» MORE: What has been proposed at Gwinnett Place Mall?
What will happen to the property is yet unknown. The remaining three anchor stores own their land, a fourth was purchased previously by a developer and there are still a handful of stores open in the mall’s interior. Three new county commissioners, who will take office next month, will help set the tone for the site’s future.
But chances are high that its days as a mall are numbered. And so for Lowrey and others, even as they lauded the opportunity to remake the area into something better, the tears were not far from the surface.
“It’s pretty sad even talking about it,” Lowrey said of Gwinnett Place’s demise. “It was like a slow-moving train wreck.”
Gwinnett Place was the brainchild of Scott Hudgens, a real estate developer who put the shopping palace at the site of a former trailer park, near a 24-hour truck stop. When it was built off I-85 and Pleasant Hill Road in Duluth, Tom Wheeler remembered, “There weren’t that many roads out there.”
The 1984 opening drew then-Gov. Joe Frank Harris, wielding a $30,000 pair of diamond-studded scissors and declaring Gwinnett Place a “monument to the free-enterprise system,” The Atlanta Journal-Constitution reported. Two years later, Wayne Shackelford, a developer who went on to lead the state Department of Transportation, called the mall “the nerve center of Gwinnett County.”
“Regional malls have replaced city halls as the centers of activity,” Shackelford said in 1986. “Development radiates from them now, just like our nation grew up around city halls.”
Hudgens “was a visionary for his time,” said Wheeler, who was president of Hudgens Cos. when Gwinnett Place was built. “This was a coming of age for Gwinnett.”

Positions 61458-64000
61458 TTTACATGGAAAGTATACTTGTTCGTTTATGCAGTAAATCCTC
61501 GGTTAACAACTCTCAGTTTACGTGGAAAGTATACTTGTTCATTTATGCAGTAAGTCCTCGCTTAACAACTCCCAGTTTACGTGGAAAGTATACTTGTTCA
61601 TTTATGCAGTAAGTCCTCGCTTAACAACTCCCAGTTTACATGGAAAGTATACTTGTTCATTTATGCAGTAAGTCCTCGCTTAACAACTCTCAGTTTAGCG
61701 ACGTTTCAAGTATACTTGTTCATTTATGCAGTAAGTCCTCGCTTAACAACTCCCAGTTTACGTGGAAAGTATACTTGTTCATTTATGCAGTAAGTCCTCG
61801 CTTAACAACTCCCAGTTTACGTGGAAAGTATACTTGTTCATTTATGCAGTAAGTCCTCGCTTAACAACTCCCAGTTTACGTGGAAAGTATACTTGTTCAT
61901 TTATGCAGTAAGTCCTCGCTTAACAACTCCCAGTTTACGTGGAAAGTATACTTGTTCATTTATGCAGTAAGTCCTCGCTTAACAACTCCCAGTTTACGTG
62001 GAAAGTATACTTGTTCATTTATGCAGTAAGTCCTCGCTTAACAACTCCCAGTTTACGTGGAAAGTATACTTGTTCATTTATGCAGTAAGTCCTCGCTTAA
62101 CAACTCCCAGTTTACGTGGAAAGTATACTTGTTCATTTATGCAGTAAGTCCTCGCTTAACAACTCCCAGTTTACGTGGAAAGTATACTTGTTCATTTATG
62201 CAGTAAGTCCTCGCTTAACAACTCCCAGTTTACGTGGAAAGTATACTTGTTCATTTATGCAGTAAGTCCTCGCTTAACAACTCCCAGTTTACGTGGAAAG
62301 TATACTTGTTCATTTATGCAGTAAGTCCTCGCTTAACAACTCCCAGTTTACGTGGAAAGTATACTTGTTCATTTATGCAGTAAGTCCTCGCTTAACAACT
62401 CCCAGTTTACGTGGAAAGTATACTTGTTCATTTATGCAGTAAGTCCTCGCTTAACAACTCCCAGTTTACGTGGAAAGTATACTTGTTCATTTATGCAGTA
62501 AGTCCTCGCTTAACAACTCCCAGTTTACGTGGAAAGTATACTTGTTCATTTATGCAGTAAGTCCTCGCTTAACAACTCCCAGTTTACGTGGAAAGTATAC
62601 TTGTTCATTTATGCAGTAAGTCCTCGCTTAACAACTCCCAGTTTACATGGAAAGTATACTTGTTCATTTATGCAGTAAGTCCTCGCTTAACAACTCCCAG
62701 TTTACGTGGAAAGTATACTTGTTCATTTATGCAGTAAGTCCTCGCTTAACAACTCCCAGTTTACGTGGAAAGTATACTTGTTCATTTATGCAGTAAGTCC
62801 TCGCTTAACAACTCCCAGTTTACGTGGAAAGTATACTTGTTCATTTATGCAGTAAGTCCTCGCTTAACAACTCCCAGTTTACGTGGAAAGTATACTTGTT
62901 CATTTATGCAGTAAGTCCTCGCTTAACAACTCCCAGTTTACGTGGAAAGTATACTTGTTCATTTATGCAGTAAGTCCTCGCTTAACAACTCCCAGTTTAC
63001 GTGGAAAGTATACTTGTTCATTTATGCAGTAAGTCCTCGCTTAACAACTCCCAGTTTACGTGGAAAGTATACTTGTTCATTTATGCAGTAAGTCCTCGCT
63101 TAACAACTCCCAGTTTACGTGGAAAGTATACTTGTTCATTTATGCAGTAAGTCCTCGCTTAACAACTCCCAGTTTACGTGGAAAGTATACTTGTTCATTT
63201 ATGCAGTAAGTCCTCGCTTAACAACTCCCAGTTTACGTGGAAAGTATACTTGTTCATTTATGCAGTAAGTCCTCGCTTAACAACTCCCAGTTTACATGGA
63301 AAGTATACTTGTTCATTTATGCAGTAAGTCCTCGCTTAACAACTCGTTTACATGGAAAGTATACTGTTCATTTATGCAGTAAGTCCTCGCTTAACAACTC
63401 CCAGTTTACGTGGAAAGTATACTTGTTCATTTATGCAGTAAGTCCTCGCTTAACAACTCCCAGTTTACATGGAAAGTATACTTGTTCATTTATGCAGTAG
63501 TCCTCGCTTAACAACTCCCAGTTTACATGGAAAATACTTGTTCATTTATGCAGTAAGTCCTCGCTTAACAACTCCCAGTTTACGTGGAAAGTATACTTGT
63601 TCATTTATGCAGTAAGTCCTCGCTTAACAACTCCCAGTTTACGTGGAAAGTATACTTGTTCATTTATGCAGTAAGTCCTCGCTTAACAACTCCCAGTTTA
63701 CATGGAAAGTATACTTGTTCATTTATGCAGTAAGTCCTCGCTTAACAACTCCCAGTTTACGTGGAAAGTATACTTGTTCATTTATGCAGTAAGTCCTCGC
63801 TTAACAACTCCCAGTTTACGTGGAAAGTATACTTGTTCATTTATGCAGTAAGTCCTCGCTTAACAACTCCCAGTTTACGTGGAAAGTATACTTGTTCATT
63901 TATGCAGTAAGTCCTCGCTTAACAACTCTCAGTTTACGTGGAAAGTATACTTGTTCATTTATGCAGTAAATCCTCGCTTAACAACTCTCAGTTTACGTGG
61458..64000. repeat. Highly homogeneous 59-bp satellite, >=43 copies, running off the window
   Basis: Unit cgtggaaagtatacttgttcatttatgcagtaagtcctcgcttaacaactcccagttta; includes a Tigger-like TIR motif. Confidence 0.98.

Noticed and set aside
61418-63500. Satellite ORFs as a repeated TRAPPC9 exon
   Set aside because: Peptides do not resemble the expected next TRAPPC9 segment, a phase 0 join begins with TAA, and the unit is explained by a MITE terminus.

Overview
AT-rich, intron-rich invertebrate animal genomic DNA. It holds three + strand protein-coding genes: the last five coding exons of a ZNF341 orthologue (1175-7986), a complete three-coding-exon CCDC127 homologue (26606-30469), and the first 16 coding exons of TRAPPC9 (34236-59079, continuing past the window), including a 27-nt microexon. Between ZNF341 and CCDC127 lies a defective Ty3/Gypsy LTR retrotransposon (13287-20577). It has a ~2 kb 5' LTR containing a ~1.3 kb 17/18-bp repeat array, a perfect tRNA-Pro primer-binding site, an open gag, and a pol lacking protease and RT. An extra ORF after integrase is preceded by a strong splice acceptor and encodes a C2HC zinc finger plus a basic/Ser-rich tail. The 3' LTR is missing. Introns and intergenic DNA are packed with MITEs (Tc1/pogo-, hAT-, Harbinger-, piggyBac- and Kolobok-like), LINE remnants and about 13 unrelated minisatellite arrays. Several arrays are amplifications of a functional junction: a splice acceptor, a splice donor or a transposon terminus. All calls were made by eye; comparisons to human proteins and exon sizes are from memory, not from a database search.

Bill Gullion, the general manager when Gwinnett Place opened, remembers it as a no man’s land when the mall was being built. He said in the early days, he had to run off prostitutes who came from the nearby truck stop. At the same time, the “tremendous crowds” caused backups on Pleasant Hill. An opening night party featured a string orchestra and more than $5,000 worth of liquor for 3,000 invited guests.
“There was so much hope, so much enthusiasm and optimism,” Gullion said. “Success came a lot faster than we anticipated.”
People drove from as far as South Carolina to shop, and the mall was fourth in sales per square feet in metro Atlanta, Gullion recalled. Glenn Wisdom, the former general manager of the Gwinnett Place J. C. Penney, said it had been the highest-grossing Penney store in the state.
“It was flying high, it was the place to be,” said Wisdom, now the director of operations for the Gwinnett Place Community Improvement District. “We were dying to get into the market.”
But the heyday ended when the Mall of Georgia opened in Buford in 1999, followed by Discover Mills — now Sugarloaf Mills — in Lawrenceville in 2001.
The new shopping destinations cut sales in half, said Lowrey, who left Gwinnett Place to become the Mall of Georgia’s general manager in the early 2000s. Tenants left for the new malls, leaving empty holes.